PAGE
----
4. Jesus' Words about Simon Peter. 16:17-19.

      In face of arguments that these vv. are Matthew's composition (so e.g. Gundry, 330-36), see the case for their authenticity in Carson, 366 (following B. F. Meyer).

      1. The pronouncement of blessing, v. 17. Jesus declares Simon to be "blessed." The underlying Greek is makarios, the word used in the Beatitudes of 5:3-12. Here, as there, makarios points to blessings presently experienced, and to blessings received from the gracious God. In the present instance, God blesses Simon by revealing to him truth about Jesus, namely that declared in v. 16. (To judge from Lk 9:18, it is a revelation for which Jesus has prayed.) To be more precise, Mt 16:16-17 offers an example of God's activity as described in 11:25-26. There is the strongest connection between the two passages. In both, (1) Jesus speaks of God as "my Father" (11:27; 16:17); (2) the Father acts as revealer (this link is especially strong, given the fact that three of the four instances of the verb apokalypto ("reveal") in Mt occur in 11:25, 27; 16:17); and (3) the subject of the revelation is Jesus the Son of God the Father (on the illegitimacy of driving a wedge between "Son" and "Son of God" in the Gospels' presentation of Jesus, see Donald Guthrie, New Testament Theology, 304-5). Knowing that Jesus interprets Peter's confession as he does in 16:17 (together with 11:25-26), we must take the words "the Son of the living God" as an ascription of deity.

      2. The assignment of position, v. 18a. We now come to the most hotly debated verse in the passage. See the commentaries.

        1. The application of the words. By "this rock," Jesus (I believe) means not Peter's confession (thus A. H. McNeile, Matthew, 241), nor God (thus G. C. Morgan, Matthew, 211), nor Jesus (thus R. C. H. Lenski, Matthew, 626) nor his teaching (thus Gundry, 334, comparing "the rock" of 7:24-25), but Peter himself (thus Carson, 368). Consider the following points: (1) The reference to "this rock" is preceded immediately by the words su ei Petros - a direct and emphatic (as shown by the addition of the personal pronoun su to the verb ei) reference to Peter himself. Moreover, Jesus speaks not merely of "the rock" but of "this rock." Behind "this" is the Greek demonstrative pronoun tauta. The demonstrative pronoun is used when "it is desired to call attention with special emphasis to a designated object, whether in the physical vicinity of the speaker or the literary context of the writer" (H. E. Dana and J.R. Mantey, A Manual Grammar of the Greek NT, 127). Moreover, "for that which is relatively near in actuality or thought the immediate demonstrative [houtos, "this" - of which tauta is a form - as distinct from ekeinos, "that"] is used" (ibid.). Whether then referring to what is physically close to Jesus, or to what is literarily close in Mt, the pronoun "this" most naturally refers to Peter - instead of to the rather more remote confession of v. 16 or to the far more remote figure of 7:24-25. (2) The link between the clauses is made yet stronger by the play on words (or paronomasia, a most popular device among the Jews): "You are Peter [Petros], and upon this rock [petra]...." In the underlying Aramaic which Jesus employed (note the Aramaic "bar Jonah" in v. 17), the connection would have been even closer - if, as is most likely, kepha stood behind both Petros and petra (thus Carson, 368; Oscar Cullmann, TDNT 6: 106); cf. Jn 1:42, "'You will be called Kaphas [Greek for Aramaic kepha]' (which, when translated, is Peter [Greek Petros])." Matthew's Greek makes the appropriate distinction between the masculine Petros (as the first clause refers to the man Peter) and the feminine petra (as the purpose of the figure in the second clause is to refer to a "rock" or "crag," petra, rather than to "a piece of rock" or "a stone," petros; see Liddell and Scott, Greek-English Lexicon, s.v. petra and petros, and Cullmann, TDNT 6: 95), without losing the play on words - as would have happened had he chosen lithos, "stone," instead of petra (cf. 1 Pet 2:8), or had he simply said "on you." Indeed, while an underlying Aramaic with a repeated kepha preserves the play on words by a shift from the second person ("you are Peter") to the third ("upon this rock"), the word play is actually heightened by the Greek's distinction between the masculine Petros and the feminine petra.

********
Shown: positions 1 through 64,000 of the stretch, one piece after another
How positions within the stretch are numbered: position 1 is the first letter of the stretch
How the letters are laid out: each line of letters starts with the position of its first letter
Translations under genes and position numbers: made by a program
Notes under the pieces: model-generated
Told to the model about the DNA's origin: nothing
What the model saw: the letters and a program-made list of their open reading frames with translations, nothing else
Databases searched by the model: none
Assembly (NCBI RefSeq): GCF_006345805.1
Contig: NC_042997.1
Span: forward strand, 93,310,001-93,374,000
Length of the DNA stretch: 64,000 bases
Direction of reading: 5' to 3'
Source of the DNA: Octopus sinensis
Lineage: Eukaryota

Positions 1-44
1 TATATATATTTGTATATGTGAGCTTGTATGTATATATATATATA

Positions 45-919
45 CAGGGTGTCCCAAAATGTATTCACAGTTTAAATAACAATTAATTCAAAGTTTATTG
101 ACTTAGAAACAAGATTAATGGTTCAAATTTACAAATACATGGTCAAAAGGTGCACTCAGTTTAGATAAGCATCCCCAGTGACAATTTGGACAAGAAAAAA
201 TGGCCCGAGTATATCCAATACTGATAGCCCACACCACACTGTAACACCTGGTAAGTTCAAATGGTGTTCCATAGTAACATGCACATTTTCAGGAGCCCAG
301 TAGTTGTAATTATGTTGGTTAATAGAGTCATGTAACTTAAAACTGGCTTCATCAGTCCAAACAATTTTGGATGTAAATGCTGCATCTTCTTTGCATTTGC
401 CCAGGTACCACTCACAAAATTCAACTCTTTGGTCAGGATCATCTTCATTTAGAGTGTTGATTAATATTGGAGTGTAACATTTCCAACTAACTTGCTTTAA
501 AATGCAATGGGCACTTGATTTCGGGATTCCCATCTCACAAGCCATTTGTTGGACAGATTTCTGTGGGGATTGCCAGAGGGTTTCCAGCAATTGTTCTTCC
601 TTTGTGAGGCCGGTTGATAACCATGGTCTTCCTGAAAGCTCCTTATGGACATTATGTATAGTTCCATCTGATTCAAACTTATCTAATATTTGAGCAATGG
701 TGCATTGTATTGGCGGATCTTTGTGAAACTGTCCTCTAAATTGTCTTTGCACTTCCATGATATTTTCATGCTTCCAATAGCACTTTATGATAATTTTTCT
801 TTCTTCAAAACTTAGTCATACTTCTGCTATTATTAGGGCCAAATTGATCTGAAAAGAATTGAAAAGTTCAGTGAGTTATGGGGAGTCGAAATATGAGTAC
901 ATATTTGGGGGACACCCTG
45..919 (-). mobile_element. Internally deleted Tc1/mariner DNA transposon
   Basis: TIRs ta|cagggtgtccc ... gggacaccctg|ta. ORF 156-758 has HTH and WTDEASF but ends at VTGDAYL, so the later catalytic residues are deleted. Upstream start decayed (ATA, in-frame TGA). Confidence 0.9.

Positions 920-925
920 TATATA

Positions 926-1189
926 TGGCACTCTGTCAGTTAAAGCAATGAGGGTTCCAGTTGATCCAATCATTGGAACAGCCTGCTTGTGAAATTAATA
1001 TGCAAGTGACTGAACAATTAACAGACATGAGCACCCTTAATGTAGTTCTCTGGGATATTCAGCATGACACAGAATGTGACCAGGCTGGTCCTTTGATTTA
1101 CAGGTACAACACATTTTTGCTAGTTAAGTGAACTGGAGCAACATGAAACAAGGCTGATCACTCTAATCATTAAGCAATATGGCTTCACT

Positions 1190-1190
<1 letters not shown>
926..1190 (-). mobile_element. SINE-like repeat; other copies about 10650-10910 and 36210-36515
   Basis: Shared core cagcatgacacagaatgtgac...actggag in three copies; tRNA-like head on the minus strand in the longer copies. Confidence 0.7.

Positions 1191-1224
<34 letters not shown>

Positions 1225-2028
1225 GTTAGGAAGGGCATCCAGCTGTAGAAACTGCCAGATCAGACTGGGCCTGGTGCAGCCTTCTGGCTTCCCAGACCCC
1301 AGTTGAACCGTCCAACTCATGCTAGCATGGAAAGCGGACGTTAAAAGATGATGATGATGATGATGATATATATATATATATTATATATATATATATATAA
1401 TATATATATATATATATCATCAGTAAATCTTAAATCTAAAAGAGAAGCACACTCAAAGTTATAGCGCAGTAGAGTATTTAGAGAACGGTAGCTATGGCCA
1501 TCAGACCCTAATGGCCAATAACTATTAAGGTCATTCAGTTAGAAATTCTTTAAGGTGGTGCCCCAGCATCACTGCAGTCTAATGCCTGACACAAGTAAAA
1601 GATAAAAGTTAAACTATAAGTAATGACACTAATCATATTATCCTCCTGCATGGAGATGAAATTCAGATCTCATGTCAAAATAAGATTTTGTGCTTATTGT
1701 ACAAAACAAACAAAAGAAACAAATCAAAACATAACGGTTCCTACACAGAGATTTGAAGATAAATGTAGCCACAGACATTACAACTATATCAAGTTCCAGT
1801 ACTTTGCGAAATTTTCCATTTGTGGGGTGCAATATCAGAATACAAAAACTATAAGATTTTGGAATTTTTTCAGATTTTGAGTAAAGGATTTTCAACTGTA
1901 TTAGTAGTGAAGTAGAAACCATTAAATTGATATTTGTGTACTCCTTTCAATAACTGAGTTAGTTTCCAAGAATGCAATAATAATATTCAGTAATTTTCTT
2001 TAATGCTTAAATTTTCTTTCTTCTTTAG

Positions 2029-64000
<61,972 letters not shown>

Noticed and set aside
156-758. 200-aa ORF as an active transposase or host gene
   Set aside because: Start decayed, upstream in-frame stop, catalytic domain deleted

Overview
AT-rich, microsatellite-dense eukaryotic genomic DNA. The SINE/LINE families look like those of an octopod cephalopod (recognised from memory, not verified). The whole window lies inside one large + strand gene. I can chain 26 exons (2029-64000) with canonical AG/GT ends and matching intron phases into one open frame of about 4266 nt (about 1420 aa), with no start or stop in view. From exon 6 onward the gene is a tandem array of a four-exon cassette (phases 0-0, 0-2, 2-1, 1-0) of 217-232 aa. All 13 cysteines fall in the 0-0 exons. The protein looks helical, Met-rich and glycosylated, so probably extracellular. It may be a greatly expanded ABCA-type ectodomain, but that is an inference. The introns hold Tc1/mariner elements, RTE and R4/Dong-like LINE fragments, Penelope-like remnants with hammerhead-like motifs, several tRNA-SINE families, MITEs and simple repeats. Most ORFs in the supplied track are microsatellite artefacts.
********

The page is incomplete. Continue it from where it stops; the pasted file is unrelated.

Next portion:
2. The meaning of the ascription. If, as just argued, "this rock" is Peter, we must now inquire into Jesus' exact meaning. It cannot be too strongly emphasized that Peter is addressed in a particular capacity, namely as one who possesses apostolic authority and bears apostolic witness. Jesus confers the name Petros upon Simon as a signal of his apostolic calling (Jesus' present pronouncement, 16:18, is anticipated in 10:2, cf. Jn 1:42; on the reason for Jesus' choice of this name, see E. below). It is precisely as an apostle (or apostle-designate) that Peter utters the confession of 16:16. And it is precisely as the confessor that Peter receives the designation "this rock" from the Lord Jesus (cf. F. F. Bruce, Matthew, 55: "It is not Peter in his own right, but Peter the confessor, that is the rock"). Cullmann, having argued strongly for identifying "this rock" as Peter (TDNT 6: 104-8), nonetheless affirms: "For the foundation of the Church is simply the [apostolic] attestation of the death and resurrection of Jesus Christ, and of the identity of the Christ who promises and the Christ who is exalted" (p. 108). Moreover, while Jesus here addresses Peter individually (all the "you's" of vv. 18-19 are singular), he also addresses him as representative of all the apostles. The "you" of v. 15 is plural; in v. 20 Jesus reverts to addressing all the disciples; and the authority granted to Peter in 16:19 is extended to all the disciples in 18:18; see E. below. We conclude this paragraph with the comment of Alfred Plummer: "Neither the confession of Peter nor the faith of Peter is an adequate explanation [for the phrase "upon this rock"]. But at the same time it is clear that the promise is made to Peter as confessing his faith, and also as confessing it on behalf of the Twelve" (Matthew, 229, his emphasis).